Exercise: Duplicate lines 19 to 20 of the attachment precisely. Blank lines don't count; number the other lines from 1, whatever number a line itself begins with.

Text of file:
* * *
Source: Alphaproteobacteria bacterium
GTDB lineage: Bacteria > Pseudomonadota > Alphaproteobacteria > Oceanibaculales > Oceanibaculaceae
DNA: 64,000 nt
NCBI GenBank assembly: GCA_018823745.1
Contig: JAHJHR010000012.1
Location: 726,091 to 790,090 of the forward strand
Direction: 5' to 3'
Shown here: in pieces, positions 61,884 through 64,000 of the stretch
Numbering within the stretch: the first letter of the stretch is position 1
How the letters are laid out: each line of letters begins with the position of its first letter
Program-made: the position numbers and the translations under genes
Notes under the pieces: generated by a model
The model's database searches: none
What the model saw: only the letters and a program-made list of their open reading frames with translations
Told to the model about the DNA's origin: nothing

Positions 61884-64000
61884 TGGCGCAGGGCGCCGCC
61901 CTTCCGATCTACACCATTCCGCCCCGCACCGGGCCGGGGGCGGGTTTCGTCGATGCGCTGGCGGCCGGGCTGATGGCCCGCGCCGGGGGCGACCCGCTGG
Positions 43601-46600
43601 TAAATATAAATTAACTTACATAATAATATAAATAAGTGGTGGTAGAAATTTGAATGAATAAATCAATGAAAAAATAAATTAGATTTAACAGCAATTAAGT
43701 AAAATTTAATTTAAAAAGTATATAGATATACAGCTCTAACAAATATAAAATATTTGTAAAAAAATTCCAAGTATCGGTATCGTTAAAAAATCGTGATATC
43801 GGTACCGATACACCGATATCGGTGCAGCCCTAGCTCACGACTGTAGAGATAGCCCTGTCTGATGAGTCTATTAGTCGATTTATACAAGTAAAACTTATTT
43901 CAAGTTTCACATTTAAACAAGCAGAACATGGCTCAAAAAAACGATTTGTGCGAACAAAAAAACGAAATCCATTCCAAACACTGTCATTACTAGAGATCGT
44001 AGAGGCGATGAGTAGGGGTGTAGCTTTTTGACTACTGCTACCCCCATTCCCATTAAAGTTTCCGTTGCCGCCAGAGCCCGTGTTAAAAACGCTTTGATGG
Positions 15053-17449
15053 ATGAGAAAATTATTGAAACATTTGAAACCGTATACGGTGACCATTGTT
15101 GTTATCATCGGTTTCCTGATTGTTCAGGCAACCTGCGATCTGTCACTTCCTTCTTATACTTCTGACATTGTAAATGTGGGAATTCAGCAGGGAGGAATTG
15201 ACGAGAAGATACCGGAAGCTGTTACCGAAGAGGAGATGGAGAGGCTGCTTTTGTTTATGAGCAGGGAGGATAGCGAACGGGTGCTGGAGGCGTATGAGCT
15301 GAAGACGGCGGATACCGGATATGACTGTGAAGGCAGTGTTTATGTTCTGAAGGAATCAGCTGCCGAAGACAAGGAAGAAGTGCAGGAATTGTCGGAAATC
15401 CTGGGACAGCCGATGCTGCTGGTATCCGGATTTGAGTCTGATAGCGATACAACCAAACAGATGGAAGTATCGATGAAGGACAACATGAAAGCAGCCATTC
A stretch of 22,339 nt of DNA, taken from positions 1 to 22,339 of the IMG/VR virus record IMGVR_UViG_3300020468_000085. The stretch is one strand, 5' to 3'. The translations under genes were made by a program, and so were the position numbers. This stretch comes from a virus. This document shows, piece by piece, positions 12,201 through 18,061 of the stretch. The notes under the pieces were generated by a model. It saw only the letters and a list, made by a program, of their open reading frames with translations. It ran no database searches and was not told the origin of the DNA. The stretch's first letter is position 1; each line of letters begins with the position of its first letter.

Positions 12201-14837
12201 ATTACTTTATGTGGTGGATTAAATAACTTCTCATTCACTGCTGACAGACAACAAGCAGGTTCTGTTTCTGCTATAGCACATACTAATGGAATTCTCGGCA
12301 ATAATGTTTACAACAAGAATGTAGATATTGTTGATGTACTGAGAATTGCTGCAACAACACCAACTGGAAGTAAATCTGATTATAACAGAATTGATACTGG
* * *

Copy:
Positions 43601-46600
43601 TAAATATAAATTAACTTACATAATAATATAAATAAGTGGTGGTAGAAATTTGAATGAATAAATCAATGAAAAAATAAATTAGATTTAACAGCAATTAAGT